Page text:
4830. Victorian Women's Lives: Their Art, Literature and Culture. [CA<>(none)] Interdisciplinary approach to study of women's issues in art. Uses literary/cultural texts to reinforce/contradict and/or expand/enlarge the art historical basis. Topics include domestic goddess, working women, prostitution, education, marriage and divorce. Cross listed with ENGL/WMST 4830. Prerequisite: Either ART 2020 or WMST/ENGL 1080. (Normally offered every sixth semester)

4975. Independent Study and Research. 1-3 (Max. 6). Research options in all creative areas. Students work independently and provide demonstrated ability and background knowledge to carry out self-directed research or creative activity in the research area. Arrangements regarding curricular obligations and meeting times are made with the instructor in advance. Prerequisites: ART 2000 and 12 hours of art in research area and prior consent of instructor.

JumpLink5430. Lo-Tech Ceramics. 3. Exploration of elementary forming, decorating, firing processes developed by various pottery cultures. Examination of basic geology, clay prospecting, kiln design and construction. Includes historical overview and contemporary survey. Prerequisite: 12 hours of humanities/GED/USP.

5650. Art and Ideas. 3. Students in this seminar explore the literatures of art. Each seminar has a reading list and a thematic structure. Major critical papers are written during the course of the seminar. Required for M.A. and M.A.T. program Plan B option. Prerequisite: 30 hours in art.

5670. Term Creative Project. 1-5 (Max. 15). For M.F.A. candidates only; professional creative achievement in painting, drawing, printmaking, ceramics, or sculpture, leading to presentation of graduate exhibition. Typically, student will consult a single professor in major area for crediting this course. Prerequisite: admission to candidacy for M.F.A. degree and consent of instructor.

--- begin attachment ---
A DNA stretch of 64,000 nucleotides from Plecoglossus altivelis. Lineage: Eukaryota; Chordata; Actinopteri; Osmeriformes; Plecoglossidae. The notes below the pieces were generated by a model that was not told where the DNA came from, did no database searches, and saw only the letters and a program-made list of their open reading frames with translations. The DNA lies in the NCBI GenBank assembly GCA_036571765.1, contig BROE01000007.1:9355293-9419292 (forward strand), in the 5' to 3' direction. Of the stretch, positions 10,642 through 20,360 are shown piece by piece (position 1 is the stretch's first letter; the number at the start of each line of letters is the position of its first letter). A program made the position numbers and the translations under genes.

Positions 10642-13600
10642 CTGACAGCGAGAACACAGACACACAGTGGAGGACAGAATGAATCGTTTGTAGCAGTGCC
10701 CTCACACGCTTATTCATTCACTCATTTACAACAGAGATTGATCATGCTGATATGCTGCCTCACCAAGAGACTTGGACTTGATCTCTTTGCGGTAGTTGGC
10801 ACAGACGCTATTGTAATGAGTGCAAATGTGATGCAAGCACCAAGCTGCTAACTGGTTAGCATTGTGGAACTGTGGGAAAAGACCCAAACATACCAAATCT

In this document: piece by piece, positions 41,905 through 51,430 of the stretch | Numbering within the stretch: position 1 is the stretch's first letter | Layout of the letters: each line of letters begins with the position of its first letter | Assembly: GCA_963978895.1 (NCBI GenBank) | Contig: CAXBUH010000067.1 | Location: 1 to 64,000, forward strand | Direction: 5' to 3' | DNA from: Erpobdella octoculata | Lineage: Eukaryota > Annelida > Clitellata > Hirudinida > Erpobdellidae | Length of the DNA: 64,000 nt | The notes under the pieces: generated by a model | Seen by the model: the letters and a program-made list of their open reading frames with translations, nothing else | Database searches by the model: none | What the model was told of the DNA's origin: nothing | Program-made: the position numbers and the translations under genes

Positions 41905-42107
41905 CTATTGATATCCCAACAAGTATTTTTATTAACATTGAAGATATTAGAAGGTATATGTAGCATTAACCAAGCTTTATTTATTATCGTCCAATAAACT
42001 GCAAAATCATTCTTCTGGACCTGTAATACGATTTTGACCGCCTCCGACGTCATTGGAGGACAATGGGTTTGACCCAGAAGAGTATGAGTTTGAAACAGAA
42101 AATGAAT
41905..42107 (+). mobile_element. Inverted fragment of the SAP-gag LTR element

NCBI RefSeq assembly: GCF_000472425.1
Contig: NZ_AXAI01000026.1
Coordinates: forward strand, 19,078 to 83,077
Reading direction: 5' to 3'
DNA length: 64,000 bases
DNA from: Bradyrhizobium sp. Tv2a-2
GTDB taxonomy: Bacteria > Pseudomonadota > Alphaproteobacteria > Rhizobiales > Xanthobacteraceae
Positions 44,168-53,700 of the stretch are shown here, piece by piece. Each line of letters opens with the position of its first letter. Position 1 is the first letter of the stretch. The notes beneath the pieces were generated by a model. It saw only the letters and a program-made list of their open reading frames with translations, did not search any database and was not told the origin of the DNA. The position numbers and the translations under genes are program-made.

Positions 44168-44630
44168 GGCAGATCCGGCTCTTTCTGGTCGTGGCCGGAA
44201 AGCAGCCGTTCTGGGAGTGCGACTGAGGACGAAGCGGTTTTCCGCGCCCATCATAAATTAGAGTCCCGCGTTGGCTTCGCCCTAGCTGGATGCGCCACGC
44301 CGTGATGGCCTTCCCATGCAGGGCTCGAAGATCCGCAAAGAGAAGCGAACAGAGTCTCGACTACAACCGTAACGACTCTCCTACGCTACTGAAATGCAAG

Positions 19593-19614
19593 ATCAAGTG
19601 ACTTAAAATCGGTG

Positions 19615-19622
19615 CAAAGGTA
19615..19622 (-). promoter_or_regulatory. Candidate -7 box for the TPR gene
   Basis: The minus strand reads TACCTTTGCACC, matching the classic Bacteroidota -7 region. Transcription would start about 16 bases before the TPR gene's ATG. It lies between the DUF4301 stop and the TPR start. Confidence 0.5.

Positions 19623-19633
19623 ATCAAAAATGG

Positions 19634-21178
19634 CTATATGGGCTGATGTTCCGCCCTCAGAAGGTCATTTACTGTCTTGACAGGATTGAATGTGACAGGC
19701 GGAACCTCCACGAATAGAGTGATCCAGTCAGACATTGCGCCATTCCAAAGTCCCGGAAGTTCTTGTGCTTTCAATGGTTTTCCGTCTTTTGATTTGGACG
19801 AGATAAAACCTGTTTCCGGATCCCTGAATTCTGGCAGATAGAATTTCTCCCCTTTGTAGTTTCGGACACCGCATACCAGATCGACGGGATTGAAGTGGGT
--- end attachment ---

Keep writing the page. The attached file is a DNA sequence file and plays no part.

5710. Medieval Art. 3. Studies the unique qualities of art of this intriguing era of transition between classical and renaissance times. Prerequisites: Art 1010, 2010.

5740. 20th Century European Art. 3. Studies European art from 1900 to present. Dual listed with ART 4740. Prerequisites: ART 2010 and 2020, consent of instructor.

5900. Practicum in College Teaching. 1-3 (Max. 3). Work in classroom with a major professor. Expected to give some lectures and gain classroom experience. Prerequisite: graduate status.

5920. Continuing Registration: On Campus. 1-2 (Max. 16). Prerequisite: advanced degree candidacy.

5959. Enrichment Studies. 1-3 (Max. 99). Designed to provide an enrichment experience in a variety of topics. Note: credit in this course may not be included in a graduate program of study for degree purposes.

5960. Thesis Research. 1-12 (Max. 24). Designed for students who are involved in research for their thesis project. Also used for students whose coursework is complete and are writing their thesis. Prerequisite: enrolled in a graduate degree program.